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Behavioural Bias and Conflicts of Interest in Analyst Stock Recommendations

Authors

  • Thabang Mokoaleli-Mokoteli,

    1. The first author is Senior Lecturer in Accounting, Wits Business School, University of the Witwatersrand, Johannesburg, Republic of South Africa. The second author is Martin Currie Professor of Finance and Investment, University of Edinburgh. The third author is Lecturer in Finance, Cranfield School of Management. This paper has considerably benefited from the helpful comments of the anonymous JBFA referee, Martin Walker (editor) and, inter alia, Veljko Fotak, Wayne Landsman, Danielle Lyssimachou, Leonardo Madureira, Stuart McLeay, Barry Morse, Peter Pope, Rodney Rogers, Brian Rountree and Paul Ryan, as well as participants at the European Financial Management Behavioural Finance Symposium, University of Durham, April 2006, the Financial Reporting and Business Communications Conference, Cardiff University, July 2006, the British Accounting Association Scottish Area Group Meeting, Glasgow Caledonian University, September 2006, the European Financial Management Association Meeting, Vienna University of Economics and Business Administration, June 2007, the Financial Management Association Annual Meeting, Orlando, October 2007, a staff research seminar at the University of Reading, November 2007 and, especially, the 16thJBFA Capital Markets Conference, University of Lancaster, May 2008.
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  • Richard J. Taffler,

    1. The first author is Senior Lecturer in Accounting, Wits Business School, University of the Witwatersrand, Johannesburg, Republic of South Africa. The second author is Martin Currie Professor of Finance and Investment, University of Edinburgh. The third author is Lecturer in Finance, Cranfield School of Management. This paper has considerably benefited from the helpful comments of the anonymous JBFA referee, Martin Walker (editor) and, inter alia, Veljko Fotak, Wayne Landsman, Danielle Lyssimachou, Leonardo Madureira, Stuart McLeay, Barry Morse, Peter Pope, Rodney Rogers, Brian Rountree and Paul Ryan, as well as participants at the European Financial Management Behavioural Finance Symposium, University of Durham, April 2006, the Financial Reporting and Business Communications Conference, Cardiff University, July 2006, the British Accounting Association Scottish Area Group Meeting, Glasgow Caledonian University, September 2006, the European Financial Management Association Meeting, Vienna University of Economics and Business Administration, June 2007, the Financial Management Association Annual Meeting, Orlando, October 2007, a staff research seminar at the University of Reading, November 2007 and, especially, the 16thJBFA Capital Markets Conference, University of Lancaster, May 2008.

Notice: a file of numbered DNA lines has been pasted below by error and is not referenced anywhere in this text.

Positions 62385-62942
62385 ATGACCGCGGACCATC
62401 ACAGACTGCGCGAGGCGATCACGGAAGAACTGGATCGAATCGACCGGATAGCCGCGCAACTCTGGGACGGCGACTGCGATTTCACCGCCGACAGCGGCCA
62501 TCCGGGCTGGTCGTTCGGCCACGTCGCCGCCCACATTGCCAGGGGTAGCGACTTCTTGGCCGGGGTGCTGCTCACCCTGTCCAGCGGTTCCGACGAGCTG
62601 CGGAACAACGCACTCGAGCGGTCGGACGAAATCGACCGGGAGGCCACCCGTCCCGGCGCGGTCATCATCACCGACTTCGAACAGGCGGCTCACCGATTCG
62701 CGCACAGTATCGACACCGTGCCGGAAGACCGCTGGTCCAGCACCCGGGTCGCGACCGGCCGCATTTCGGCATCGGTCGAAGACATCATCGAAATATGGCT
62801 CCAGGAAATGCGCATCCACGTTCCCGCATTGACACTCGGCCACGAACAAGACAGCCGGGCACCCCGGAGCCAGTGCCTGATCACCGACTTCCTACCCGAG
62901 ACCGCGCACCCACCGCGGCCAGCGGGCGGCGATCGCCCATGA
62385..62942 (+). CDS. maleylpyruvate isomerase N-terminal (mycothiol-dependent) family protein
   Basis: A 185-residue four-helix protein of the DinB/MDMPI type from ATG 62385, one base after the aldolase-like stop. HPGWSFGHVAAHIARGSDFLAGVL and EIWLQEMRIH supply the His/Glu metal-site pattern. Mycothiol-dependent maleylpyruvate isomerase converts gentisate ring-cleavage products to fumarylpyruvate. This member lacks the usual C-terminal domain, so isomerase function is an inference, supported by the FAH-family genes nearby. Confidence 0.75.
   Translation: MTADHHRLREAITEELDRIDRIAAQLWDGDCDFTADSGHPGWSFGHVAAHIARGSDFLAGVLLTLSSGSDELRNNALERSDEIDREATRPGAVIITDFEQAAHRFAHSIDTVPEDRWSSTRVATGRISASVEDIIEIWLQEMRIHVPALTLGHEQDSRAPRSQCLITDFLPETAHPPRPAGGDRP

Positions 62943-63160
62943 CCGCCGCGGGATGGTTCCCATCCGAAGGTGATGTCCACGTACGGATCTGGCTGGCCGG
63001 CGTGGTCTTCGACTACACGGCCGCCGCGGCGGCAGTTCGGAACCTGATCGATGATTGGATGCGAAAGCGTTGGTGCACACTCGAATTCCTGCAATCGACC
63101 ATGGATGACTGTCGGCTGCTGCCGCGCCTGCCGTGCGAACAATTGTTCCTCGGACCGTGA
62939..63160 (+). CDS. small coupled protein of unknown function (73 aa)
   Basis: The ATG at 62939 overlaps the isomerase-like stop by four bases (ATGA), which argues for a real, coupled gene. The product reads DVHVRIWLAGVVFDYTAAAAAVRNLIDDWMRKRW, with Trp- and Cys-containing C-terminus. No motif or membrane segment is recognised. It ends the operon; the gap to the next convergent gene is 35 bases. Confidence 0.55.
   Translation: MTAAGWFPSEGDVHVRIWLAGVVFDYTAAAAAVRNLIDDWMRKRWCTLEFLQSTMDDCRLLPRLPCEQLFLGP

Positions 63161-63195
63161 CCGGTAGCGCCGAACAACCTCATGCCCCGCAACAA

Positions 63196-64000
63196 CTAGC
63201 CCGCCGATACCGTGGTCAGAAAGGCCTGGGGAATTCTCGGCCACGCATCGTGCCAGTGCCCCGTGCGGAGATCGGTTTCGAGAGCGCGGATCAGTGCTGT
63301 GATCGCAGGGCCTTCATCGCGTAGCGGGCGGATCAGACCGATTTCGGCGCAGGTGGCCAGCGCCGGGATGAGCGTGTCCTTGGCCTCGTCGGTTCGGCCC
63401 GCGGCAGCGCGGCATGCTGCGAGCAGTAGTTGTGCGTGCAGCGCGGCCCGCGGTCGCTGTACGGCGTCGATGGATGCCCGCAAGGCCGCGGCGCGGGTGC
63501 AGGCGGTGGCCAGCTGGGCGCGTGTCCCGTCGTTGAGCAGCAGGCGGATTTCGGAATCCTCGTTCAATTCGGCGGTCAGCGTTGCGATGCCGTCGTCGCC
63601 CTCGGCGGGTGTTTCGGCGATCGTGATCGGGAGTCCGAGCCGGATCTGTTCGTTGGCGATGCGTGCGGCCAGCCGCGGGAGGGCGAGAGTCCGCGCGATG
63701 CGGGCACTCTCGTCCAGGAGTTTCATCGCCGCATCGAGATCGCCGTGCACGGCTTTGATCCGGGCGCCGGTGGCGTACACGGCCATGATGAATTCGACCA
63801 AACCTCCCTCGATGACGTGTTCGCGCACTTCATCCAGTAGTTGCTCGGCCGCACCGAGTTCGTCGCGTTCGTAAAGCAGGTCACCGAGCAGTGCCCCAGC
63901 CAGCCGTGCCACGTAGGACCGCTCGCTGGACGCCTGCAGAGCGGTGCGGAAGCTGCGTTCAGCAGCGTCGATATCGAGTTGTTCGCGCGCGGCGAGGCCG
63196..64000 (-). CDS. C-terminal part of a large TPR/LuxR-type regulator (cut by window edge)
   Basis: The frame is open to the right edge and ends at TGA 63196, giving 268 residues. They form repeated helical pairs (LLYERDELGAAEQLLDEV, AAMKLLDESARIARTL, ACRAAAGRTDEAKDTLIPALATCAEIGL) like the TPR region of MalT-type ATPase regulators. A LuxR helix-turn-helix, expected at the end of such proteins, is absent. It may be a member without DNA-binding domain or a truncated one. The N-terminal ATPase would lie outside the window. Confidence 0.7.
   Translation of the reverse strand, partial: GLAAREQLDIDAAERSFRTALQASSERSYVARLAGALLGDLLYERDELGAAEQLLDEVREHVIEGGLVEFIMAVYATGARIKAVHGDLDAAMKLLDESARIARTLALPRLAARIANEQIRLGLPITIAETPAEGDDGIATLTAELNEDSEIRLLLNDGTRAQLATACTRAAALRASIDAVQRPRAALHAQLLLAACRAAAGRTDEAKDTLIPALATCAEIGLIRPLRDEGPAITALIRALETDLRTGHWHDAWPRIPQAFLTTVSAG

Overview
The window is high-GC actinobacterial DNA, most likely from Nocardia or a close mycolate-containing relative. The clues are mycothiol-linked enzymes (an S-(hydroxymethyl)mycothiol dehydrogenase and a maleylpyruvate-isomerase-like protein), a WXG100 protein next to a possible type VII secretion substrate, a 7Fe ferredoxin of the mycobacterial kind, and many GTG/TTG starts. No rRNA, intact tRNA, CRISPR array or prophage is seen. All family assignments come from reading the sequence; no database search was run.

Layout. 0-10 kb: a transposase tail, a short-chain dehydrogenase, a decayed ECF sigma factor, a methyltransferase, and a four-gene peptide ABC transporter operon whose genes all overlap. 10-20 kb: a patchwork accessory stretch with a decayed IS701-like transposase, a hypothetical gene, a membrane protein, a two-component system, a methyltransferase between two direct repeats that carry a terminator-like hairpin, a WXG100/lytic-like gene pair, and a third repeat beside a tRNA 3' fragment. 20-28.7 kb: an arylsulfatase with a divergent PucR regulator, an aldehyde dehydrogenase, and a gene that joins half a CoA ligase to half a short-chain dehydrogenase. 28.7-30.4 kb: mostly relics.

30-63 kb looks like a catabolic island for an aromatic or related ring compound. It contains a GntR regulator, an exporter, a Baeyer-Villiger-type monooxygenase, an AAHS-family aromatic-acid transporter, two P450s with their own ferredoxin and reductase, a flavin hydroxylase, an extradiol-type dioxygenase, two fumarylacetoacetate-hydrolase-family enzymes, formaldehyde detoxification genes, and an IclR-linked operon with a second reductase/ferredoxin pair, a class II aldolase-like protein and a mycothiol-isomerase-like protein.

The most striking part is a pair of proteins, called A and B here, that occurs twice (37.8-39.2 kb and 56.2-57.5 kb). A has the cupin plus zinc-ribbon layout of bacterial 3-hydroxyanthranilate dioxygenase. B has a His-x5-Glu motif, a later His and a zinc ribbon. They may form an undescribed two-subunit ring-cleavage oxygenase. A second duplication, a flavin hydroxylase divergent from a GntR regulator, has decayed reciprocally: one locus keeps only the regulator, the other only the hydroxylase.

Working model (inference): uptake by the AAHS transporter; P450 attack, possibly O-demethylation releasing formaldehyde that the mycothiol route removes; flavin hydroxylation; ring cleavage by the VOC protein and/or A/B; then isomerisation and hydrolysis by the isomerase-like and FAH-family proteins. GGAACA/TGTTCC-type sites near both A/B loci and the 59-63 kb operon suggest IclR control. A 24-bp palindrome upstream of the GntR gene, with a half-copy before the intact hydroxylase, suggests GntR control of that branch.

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  • Vineet Agarwal

    Corresponding author
    1. The first author is Senior Lecturer in Accounting, Wits Business School, University of the Witwatersrand, Johannesburg, Republic of South Africa. The second author is Martin Currie Professor of Finance and Investment, University of Edinburgh. The third author is Lecturer in Finance, Cranfield School of Management. This paper has considerably benefited from the helpful comments of the anonymous JBFA referee, Martin Walker (editor) and, inter alia, Veljko Fotak, Wayne Landsman, Danielle Lyssimachou, Leonardo Madureira, Stuart McLeay, Barry Morse, Peter Pope, Rodney Rogers, Brian Rountree and Paul Ryan, as well as participants at the European Financial Management Behavioural Finance Symposium, University of Durham, April 2006, the Financial Reporting and Business Communications Conference, Cardiff University, July 2006, the British Accounting Association Scottish Area Group Meeting, Glasgow Caledonian University, September 2006, the European Financial Management Association Meeting, Vienna University of Economics and Business Administration, June 2007, the Financial Management Association Annual Meeting, Orlando, October 2007, a staff research seminar at the University of Reading, November 2007 and, especially, the 16thJBFA Capital Markets Conference, University of Lancaster, May 2008.
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* Address for correspondence: Richard J. Taffler, Martin Currie Professor of Finance and Investment, University of Edinburgh Business School, William Robertson Building, 50 George Square, Edinburgh, EH8 9JY, UK.
e-mail: Richard.Taffler@ed.ac.uk

Abstract

Abstract:  This paper tests whether sell-side analysts are prone to behavioural errors when making stock recommendations as well as the impact of investment banking relationships on their judgments. In particular, we analyse their report narratives for evidence of cognitive bias. We find first that new buy recommendations on average have no investment value whereas new sell recommendations do, and take time to be assimilated by the market. We also show that new buy recommendations are distinguished from new sells both by the level of analyst optimism and representativeness bias as well as with increased conflicts of interest. Successful new buy recommendations are characterised by lower prior returns, value stock status, smaller firms and weaker investment banking relationships. On the other hand, successful new sells do not differ from their unsuccessful counterparts in terms of these measures. As such, we provide evidence that analysts are prone both to behavioural bias as well as potential conflicts of interest in their new buy stock recommendation decisions. We also show that these two explanations of analyst behaviour are to a great extent independent of each other. Consequently, the recent attempts by regulators to address potential conflicts of interest in analyst behaviour may have only limited impact.

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